Migrants fleeing to UK in small boats will not face criminal charges

Move comes after senior UN official criticised UK for shifting the burden of refugees to poorer countries

Migrants who come to the UK in small boats and hidden in lorries to claim asylum will no longer be charged with criminal offences, according to British prosecutors.

The new guidance comes in the week that Priti Patel, the Home Secretary, submitted plans for a new, tougher borders regime aimed at cutting asylum claims and the £1 billion ($1.38bn) annual cost of administering the system.

Her proposals would have made it a criminal offence to knowingly arrive in the UK without permission to be in the country, with jail terms of up to four years. The proposals were aimed at “sending a clear message to migrants thinking about making the dangerous and illegal journey”, according to the government.

The new guidance – in which charges would only be considered for people behind smuggling operations - will only apply in cases brought under existing laws, according to Ms Patel’s department, and will be reconsidered if new legislation is passed by parliament.

Passengers should only be prosecuted if they are repeat offenders and or have been previously deported. Those who fail in their asylum claims will be removed without criminal sanction.

Ms Patel’s plans to crack down on the asylum system have been criticised by campaigners, refugee groups and the United Nations.

A senior UN official said this week that the reforms were a near “neo-colonial” approach to shifting the burden of refugees to other countries.

The plans could lead to asylum processing centres outside of the UK – with Rwanda, Ascension Island and Gibraltar all having been flagged as potential options.

Gillian Triggs, assistant high commissioner for protection at the UN refugee agency, said the plans were aimed at avoiding responsibility for people fleeing persecution and shifting the responsibility to poorer countries.

“What we are finding is that Western, developed and wealthy countries are now not sharing responsibilities but shifting burdens to these poor countries”, she told a Chatham House webinar.

She said responsibility for asylum seekers was being passed to African countries while Britain, and other wealthy Western countries considering similar plans, washed their hands of the issue.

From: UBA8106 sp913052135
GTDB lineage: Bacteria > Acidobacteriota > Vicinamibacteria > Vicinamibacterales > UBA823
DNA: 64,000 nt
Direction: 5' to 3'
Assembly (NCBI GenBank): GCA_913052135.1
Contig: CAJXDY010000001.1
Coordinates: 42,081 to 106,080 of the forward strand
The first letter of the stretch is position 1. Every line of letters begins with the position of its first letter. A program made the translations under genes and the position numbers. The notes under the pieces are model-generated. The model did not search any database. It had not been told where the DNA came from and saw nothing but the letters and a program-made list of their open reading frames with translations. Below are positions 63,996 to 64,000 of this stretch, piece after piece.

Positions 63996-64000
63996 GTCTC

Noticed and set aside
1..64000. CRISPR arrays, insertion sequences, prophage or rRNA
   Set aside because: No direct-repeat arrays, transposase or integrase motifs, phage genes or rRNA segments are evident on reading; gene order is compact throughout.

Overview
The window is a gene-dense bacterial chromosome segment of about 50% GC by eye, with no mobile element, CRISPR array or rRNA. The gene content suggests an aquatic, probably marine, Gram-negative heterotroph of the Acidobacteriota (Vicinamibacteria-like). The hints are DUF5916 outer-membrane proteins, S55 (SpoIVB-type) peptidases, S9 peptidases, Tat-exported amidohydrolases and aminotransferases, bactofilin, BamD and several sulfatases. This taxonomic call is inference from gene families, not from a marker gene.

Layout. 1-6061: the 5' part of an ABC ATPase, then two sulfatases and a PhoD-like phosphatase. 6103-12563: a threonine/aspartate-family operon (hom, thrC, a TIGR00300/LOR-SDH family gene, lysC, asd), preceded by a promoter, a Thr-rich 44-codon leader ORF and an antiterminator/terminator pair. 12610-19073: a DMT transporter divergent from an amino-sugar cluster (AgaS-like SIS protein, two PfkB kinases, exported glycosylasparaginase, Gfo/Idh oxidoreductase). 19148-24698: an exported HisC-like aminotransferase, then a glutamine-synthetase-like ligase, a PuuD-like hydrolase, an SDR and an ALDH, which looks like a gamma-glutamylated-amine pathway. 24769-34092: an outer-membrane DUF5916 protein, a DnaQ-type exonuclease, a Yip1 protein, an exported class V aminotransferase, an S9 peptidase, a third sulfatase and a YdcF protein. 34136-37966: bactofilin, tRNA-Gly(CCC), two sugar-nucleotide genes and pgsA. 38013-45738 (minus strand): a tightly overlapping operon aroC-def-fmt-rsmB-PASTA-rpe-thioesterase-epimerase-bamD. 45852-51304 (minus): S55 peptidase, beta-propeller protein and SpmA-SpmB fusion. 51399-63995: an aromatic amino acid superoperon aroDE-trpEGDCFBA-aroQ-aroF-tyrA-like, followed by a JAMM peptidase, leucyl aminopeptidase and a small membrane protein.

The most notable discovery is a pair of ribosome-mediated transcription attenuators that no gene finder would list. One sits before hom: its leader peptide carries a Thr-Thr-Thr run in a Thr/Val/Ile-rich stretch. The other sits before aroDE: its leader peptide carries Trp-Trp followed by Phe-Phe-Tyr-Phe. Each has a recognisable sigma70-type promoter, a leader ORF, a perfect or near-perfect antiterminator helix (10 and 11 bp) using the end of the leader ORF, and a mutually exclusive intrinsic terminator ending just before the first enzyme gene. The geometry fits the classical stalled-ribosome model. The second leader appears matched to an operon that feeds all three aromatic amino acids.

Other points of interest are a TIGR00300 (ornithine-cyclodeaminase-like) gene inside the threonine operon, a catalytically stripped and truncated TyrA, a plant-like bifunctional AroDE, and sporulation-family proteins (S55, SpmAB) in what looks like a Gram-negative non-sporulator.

“You might pay a lot of money ... but nonetheless to shift the burden in that way without the safeguards is a problem”, she said.

Critics have said that attention should be given to speeding up the creaking asylum system and improving conditions for people who arrive in the UK.

Home Secretary Priti Patel says the UK will continue to resettle refugees and that it has protected 25,000 people in the last six years. But she has described the current system as “broken” because of delays and problems with removing people if their claims have failed.

Asylum applications in the UK hit a high of 84,000 in 2002 before falling to a 20-year low of 18,000 in 2010. The numbers rose to 36,000 in 2019, before falling back owing to the travel restrictions caused by coronavirus.

But the rise in the number of people crossing to the UK on overcrowded boats across the narrow waterway that divides the UK and northern Europe has led to demands from within the ruling Conservative party for tougher action on migration.

Ms Patel has struck a series of deals with France to try to limit the small boat flotillas, but a record number of about 6,000 people have attempted to cross already in 2021.

Ms Patel was in Albania this week to sign a deal that would let her to send back its nationals serving prison sentences in the UK. The deal would allow the UK to return inmates to serve their final year in Albanian jails, three months earlier than under current rules.

Updated: July 9th 2021, 11:53 AM
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